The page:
I can never resist historic markers like this!
While Albany Rural Cemetery is my favorite historic cemetery to visit and the focus of my current writing project, once in a while, I do take a break from exploring there to visit other local cemeteries. Recently, I took an afternoon to explore Schenectady's Vale Cemetery.
Like Albany Rural Cemetery, Vale was a part of the movement to close overcrowded graveyards and churchyards from growing urban areas and create landscaped "garden" or "rural" cemeteries. In many cases, remains and monuments were transferred from those older burial grounds and placed special sections at the new cemeteries or moved by families to their own plots.
Vale was founded in response to what was viewed as unsanitary and unsafe conditions in the Schenectady's old burying grounds, particularly the one at Front and Green Streets in the historic Stockade neighborhood. There was also concern (as in many other cities) that the city's drinking water was being contaminated tanneries, slaughterhouses, and "ancient grave yards" The new cemetery was laid out off of Nott Terrace and, after the land had been graded and planted with about one thousand trees, it was dedicated on October 21, 1857. The first burial in the now one-hundred acre cemetery took place less than three weeks later when a four-yeard old boy, Noah Vibbard Von Vorst, was laid to rest.
It's been quite a few years since my last visit to Vale Cemetery and then it had been just a brief drive through a small portion of the grounds. So there was a feeling of exploring something new and almost completely unfamilar.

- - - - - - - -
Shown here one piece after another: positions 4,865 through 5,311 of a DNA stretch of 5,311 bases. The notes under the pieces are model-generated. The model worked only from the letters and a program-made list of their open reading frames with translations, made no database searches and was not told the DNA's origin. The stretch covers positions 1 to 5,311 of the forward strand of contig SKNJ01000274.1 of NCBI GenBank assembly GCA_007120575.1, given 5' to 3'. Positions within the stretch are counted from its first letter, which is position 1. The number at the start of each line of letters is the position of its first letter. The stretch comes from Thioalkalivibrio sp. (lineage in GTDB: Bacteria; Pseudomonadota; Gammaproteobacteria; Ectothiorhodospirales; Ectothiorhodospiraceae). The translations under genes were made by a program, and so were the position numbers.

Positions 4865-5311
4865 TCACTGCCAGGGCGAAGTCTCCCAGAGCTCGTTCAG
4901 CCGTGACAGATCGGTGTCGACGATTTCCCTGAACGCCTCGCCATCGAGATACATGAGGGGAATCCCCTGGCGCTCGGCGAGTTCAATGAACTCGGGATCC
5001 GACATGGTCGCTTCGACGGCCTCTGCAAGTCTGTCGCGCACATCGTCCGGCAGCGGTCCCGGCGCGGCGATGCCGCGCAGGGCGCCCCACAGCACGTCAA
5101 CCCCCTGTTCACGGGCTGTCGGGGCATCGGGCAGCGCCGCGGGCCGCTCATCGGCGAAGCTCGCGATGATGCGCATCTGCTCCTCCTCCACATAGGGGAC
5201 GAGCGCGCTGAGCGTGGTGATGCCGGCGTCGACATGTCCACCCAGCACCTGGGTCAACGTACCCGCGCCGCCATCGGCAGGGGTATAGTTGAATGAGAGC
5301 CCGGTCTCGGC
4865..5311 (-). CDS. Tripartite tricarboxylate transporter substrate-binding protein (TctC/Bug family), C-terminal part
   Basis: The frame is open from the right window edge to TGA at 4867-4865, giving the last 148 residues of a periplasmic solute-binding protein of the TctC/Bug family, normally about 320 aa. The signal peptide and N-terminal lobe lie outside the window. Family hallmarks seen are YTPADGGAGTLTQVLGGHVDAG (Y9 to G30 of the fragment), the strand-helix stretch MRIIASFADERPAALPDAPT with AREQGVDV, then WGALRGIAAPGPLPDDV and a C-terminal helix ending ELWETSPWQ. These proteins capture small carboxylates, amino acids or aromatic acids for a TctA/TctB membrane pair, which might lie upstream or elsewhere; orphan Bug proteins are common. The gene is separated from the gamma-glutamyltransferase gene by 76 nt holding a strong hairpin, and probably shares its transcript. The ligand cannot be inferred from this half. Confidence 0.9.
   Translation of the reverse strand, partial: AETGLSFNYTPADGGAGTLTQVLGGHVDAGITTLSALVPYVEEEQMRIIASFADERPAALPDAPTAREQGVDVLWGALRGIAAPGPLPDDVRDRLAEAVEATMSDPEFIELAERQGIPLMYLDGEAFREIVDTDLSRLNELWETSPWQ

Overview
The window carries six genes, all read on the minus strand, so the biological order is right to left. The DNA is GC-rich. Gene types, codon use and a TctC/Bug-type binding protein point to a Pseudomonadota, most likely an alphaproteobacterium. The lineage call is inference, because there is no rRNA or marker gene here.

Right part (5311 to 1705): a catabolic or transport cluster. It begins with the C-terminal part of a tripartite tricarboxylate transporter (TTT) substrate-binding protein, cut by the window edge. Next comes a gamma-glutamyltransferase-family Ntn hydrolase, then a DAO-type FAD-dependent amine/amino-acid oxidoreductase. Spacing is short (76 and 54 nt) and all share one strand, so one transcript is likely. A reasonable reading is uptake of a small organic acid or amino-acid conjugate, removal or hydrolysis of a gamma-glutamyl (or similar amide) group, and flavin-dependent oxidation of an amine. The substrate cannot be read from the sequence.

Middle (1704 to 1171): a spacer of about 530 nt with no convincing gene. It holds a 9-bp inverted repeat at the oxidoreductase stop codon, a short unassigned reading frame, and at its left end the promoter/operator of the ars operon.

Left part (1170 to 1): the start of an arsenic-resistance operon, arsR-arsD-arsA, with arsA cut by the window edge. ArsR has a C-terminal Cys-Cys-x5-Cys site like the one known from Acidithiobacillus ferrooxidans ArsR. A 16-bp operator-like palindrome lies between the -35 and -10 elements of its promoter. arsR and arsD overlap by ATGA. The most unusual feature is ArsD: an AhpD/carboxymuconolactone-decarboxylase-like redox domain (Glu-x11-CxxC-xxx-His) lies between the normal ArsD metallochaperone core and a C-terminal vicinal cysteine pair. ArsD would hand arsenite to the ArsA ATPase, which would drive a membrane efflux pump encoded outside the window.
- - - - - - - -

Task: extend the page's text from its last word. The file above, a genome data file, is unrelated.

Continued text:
This recent visit was prompted, in part, by several photos in Robert V. Wells' Facing The King of Terrors - Death and Society in an American Community 1750-1990. The book contained a few photos of colonial-era headstones similar to those in the Church Grounds at Albany Rural (a section of particular interest to me lately). Those particular stones are in a fenced-in lot just off the main entrance road from State Street, but I did not limit my visit to that section. Over the next couple of hours, I explored about half of Vale's upper section and then ventured into the lower section, a scenic hollow through which Cowhorn Creek flows and where Vale Cemetery becomes Vale Park and exits out to Nott Street. This lower section was one I had heard about for years, though usually (and sadly) in connection with vandalism and other problems. I remembered one particulary ghastly news story from the 1980s in which a vault near the creek was broken open and at least one body desecrated. Unfortunately, such stories made me apprehensive to visit Vale at all, but now that I've explored it once, I look forward to going back.
Below are some photos from my visit to Vale. At the end, you'll find some related links.
The First Reformed Church Burial Ground - this was originally the reason for my visit. This section is rather analogous to the Church Grounds at the Albany Rural and contains some of the area's oldest gravestones. These graves were moved from the Stockade in 1879. Inside the enclosure are some terrific examples of early gravestone art, including some soul effigies and the popular willow-and-urn motif.
From left to right: Colonel Cornelius Van Dyke (with emblems from the Masons and the Sons of the American Revolutions), Susanah Van Dervolge (the winged face or "soul effigy" on this stone was the work of Johanis Zuricher and very similiar to a much more worn stone at the Church Grounds), a stunning winged death's head dated 1728, and a slate stone with a skull-and-crossbones motif dating from 1758)